Senate Minority Whip (I) ➔ What does a Whip do? ◆ Whips have two functions ● 1. Counts up the votes ● 2. Uses influence to secure votes ➔ Sometimes when the minority party becomes the new majority party -- the speaker or sen majority leader resign instead of becoming the minority leader ➔ Filibuster - Informal, Senate Only
◆ 1. All bills must pass both the House of Reps and the Senate (218 in the House, 51 in the Senate) ◆ 2. House of Reps has strict rules - 435 members, 45 min debate limit ◆ 3. Senate has few rules - 100 members, unlimited debate ◆ 4. Before a bill can be passed, debate must be formally ended - cloture (closure) ◆ 5. In the senate rules for cloture, require 60 senators to vote to end debate ◆ 6. If the debate is not ended, a bill cannot be passed, and cannot become a law ◆ 7. Filibuster us a way to prevent cloture, therefore preventing passage of a bill ◆ 8. “Old School” traditional filibuster requires “rogue” senators to keep talking to prevent cloture - not required to pass a bill, only stalls legislation ◆ 9. Today - if the senate has less than 60 senators agreeing to a bill, it cannot pass b/c cloture is not agreed to - the current senate is 52 Republican, 48 Democrat ● Today senate is where bills go to die ◆ A bill that is not able to get to cloture (60) is in a filibuster. It is not dead, but it is not passed either “Zombie Bill” ➔ House has the Rules Committee ◆ 1. Larger membership (435 v. 100) requires more organization ◆ 2. Rules Committee sets the rule for the house ◆ 3. Limits debate to 45 minutes a member NO FILIBUSTER IN THE HOUSE ➔ House of Reps v. Senate ◆ House Senate ◆ 435 - # of reps based on pop 100 - based on state equality ◆ 2 year term- more accountable 6 year term - less accountable to the ppl ◆ Rules committee no rules committee ◆ More structured less structured ◆ No filibuster filibuster ◆ Speaker (F) with power President of the Senate (VP- F) no power ◆ #2 in house is majority leader(I) #1 person is the majority leader (I) ➔ How do members represent their constituents? ◆ Member of congress : Representational view, organizational view, attitudinal view ◆ 1. Representational View - lawmakers are elected to represent the view of their constituents. They vote how their district would want them to. ◆ How do representatives know what their constituents are thinking? ● 1. **Polling - constituency polling ● 2. Letters, emails, social media ● 3. Town hall meetings ● Get Feedback from constituents ◆ 2. Organizational View - Lawmakers take their cues from their colleagues and party leaders - role of the leadership, whips ◆ What positions of leadership would try to impact a member’s vote? ● 1. loBByIst - pOwErfUL ex. NRA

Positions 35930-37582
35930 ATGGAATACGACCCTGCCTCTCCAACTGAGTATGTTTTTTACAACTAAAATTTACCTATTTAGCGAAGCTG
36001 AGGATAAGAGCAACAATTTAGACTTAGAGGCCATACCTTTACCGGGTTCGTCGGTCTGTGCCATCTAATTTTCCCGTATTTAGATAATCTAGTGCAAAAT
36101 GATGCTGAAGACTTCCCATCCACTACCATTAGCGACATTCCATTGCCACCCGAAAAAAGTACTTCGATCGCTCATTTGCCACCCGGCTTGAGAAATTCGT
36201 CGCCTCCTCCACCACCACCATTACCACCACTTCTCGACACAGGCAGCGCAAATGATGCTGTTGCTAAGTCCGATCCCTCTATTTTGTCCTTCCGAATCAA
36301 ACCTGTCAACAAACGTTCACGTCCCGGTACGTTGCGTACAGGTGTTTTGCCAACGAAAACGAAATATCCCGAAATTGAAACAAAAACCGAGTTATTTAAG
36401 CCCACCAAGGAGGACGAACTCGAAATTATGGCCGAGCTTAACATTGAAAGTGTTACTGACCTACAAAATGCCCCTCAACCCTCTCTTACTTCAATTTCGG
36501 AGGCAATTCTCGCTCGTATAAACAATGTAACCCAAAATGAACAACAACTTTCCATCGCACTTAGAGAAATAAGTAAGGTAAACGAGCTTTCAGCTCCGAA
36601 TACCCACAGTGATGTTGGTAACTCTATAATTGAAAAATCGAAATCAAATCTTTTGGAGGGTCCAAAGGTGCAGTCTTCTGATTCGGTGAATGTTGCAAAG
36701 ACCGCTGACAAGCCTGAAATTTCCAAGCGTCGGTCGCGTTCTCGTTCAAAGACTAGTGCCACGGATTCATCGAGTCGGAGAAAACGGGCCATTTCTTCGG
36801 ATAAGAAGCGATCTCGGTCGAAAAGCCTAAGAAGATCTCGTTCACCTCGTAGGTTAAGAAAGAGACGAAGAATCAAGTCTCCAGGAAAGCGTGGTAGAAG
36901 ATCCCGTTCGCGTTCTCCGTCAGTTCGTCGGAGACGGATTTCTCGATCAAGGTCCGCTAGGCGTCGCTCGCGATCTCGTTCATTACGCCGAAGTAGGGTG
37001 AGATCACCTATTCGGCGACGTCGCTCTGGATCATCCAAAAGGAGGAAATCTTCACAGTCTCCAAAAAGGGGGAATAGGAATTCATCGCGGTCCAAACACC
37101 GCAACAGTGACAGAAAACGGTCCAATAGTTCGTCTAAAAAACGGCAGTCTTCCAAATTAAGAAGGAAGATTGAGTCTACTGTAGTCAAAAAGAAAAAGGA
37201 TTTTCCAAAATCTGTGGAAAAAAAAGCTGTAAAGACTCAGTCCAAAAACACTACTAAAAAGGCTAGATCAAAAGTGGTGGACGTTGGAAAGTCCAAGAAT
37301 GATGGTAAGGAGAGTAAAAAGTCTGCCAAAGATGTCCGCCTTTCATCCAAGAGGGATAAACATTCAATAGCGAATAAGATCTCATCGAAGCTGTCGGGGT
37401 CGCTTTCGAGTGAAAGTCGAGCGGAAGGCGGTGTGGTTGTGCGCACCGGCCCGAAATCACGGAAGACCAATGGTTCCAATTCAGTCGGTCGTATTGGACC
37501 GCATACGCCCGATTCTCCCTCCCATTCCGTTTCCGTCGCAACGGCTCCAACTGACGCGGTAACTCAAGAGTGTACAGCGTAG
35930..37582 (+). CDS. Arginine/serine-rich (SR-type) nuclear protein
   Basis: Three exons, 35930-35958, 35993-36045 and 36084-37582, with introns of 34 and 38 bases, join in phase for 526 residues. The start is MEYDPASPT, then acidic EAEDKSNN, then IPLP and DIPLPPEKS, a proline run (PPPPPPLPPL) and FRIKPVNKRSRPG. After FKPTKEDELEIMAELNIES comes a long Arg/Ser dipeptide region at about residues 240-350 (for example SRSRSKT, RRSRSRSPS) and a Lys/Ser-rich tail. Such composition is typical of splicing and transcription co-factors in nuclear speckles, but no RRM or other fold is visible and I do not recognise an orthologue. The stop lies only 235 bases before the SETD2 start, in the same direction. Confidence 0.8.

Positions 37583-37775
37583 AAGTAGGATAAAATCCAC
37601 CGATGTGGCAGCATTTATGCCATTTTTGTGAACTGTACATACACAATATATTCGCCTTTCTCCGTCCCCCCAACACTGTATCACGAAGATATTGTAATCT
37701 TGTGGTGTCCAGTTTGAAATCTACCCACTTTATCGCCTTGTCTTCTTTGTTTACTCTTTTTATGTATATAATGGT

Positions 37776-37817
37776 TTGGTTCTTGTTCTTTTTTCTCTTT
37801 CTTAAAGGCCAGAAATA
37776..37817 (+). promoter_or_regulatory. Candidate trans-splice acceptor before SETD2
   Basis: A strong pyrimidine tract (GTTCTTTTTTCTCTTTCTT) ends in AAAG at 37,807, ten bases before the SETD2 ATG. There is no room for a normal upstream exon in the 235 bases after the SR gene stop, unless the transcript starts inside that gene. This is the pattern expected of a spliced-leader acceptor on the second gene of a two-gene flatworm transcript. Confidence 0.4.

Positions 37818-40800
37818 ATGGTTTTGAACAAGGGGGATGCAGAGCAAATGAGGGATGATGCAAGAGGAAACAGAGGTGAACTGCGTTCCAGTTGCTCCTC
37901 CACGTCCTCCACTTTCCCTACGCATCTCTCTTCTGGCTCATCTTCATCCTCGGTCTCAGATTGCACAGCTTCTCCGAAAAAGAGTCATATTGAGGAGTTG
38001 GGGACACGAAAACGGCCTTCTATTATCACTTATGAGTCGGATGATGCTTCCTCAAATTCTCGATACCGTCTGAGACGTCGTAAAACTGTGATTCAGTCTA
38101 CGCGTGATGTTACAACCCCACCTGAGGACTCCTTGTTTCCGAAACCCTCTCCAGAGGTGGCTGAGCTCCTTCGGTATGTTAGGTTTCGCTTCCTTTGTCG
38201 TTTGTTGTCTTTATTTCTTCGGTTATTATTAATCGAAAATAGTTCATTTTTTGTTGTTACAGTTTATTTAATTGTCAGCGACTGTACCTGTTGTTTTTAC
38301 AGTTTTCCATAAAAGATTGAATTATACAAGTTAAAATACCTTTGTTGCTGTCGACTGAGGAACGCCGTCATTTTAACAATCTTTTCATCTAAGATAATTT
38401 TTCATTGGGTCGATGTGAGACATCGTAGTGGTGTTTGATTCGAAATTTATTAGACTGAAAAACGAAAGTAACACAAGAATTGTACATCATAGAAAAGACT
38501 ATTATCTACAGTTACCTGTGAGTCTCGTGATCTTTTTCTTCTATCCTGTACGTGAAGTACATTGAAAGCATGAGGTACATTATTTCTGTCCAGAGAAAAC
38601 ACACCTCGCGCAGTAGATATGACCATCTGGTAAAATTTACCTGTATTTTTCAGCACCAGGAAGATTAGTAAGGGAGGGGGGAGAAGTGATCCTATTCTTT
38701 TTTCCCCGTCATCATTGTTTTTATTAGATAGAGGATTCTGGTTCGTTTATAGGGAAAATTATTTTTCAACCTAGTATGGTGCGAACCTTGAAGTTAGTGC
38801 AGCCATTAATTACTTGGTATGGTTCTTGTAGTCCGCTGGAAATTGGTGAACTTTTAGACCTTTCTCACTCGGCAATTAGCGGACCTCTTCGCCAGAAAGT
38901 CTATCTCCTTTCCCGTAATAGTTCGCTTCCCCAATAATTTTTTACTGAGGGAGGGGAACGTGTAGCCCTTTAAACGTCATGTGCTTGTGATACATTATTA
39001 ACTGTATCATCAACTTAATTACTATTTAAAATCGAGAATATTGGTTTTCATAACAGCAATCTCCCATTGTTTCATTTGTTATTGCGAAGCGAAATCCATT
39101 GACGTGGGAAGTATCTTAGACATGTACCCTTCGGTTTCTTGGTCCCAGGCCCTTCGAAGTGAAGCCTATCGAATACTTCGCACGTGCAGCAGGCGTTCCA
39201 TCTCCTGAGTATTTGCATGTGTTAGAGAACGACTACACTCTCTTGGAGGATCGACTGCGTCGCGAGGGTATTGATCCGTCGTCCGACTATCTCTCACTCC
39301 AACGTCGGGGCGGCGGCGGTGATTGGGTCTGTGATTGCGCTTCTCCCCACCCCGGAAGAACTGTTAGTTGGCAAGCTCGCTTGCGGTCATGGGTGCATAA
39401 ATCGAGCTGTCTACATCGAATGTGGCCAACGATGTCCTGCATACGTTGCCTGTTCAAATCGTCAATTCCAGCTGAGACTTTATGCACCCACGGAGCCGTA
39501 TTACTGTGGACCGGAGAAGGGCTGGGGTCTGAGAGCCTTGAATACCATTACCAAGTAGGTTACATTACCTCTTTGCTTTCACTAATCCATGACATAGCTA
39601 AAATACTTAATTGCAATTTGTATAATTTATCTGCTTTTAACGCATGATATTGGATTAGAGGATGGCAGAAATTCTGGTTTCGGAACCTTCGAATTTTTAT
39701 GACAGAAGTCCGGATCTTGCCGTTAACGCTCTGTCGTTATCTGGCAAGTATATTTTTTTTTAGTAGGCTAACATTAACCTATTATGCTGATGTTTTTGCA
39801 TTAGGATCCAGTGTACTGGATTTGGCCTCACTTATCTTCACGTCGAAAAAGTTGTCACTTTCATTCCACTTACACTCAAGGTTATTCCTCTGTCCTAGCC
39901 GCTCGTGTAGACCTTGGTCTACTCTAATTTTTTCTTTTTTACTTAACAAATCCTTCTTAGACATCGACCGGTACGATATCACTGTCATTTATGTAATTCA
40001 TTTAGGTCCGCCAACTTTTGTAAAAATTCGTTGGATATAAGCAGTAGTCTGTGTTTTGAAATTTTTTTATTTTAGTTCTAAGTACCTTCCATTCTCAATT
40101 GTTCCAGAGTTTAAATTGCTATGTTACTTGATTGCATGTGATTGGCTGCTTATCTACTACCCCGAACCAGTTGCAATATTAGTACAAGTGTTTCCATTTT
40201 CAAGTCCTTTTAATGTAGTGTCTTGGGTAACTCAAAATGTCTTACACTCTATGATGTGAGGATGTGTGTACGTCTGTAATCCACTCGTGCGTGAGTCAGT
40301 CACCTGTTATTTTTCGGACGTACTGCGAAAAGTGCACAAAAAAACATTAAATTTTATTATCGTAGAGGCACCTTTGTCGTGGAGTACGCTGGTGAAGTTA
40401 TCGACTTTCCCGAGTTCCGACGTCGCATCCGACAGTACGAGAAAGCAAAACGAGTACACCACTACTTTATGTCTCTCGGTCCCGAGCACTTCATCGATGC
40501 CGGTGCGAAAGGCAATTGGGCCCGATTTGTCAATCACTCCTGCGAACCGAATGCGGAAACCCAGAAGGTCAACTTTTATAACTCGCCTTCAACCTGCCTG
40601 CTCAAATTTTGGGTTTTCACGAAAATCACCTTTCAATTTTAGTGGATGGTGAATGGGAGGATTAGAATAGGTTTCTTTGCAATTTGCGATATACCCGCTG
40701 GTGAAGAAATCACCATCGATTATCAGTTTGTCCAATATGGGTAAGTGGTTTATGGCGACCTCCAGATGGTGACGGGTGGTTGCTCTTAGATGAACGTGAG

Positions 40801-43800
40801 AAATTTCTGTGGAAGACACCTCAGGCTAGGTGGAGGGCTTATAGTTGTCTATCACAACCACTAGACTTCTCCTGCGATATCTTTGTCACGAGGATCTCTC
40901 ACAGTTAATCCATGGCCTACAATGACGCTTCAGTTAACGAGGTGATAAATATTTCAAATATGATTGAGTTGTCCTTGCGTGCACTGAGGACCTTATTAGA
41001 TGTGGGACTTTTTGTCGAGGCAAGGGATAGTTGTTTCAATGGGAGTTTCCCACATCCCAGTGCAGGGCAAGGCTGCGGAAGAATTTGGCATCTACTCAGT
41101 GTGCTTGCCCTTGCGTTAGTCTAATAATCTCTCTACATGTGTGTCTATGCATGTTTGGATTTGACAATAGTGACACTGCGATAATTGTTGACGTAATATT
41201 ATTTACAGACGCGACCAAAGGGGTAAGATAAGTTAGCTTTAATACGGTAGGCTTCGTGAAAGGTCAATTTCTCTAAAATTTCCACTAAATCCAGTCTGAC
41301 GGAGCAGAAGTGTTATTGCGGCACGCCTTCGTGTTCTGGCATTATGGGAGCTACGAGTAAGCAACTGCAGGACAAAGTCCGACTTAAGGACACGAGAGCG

● 2. pReSidENt ● 3. speAkEr oF tHe HoUse / SeNaTE maJOriTy leADer / pArTy wHiPs ● leAdErShIp lEvERaGe oVeR MeMBErs tO gEt tHeM To vOTe tHeIr wAy ◆ 3. Attitudinal View - there are many decisions of a personal or moral choice that lead lawmakers to vote their own conscience ● E.x abortion, death penalty, stem-cell research ➔ What is pork?
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- Fall '18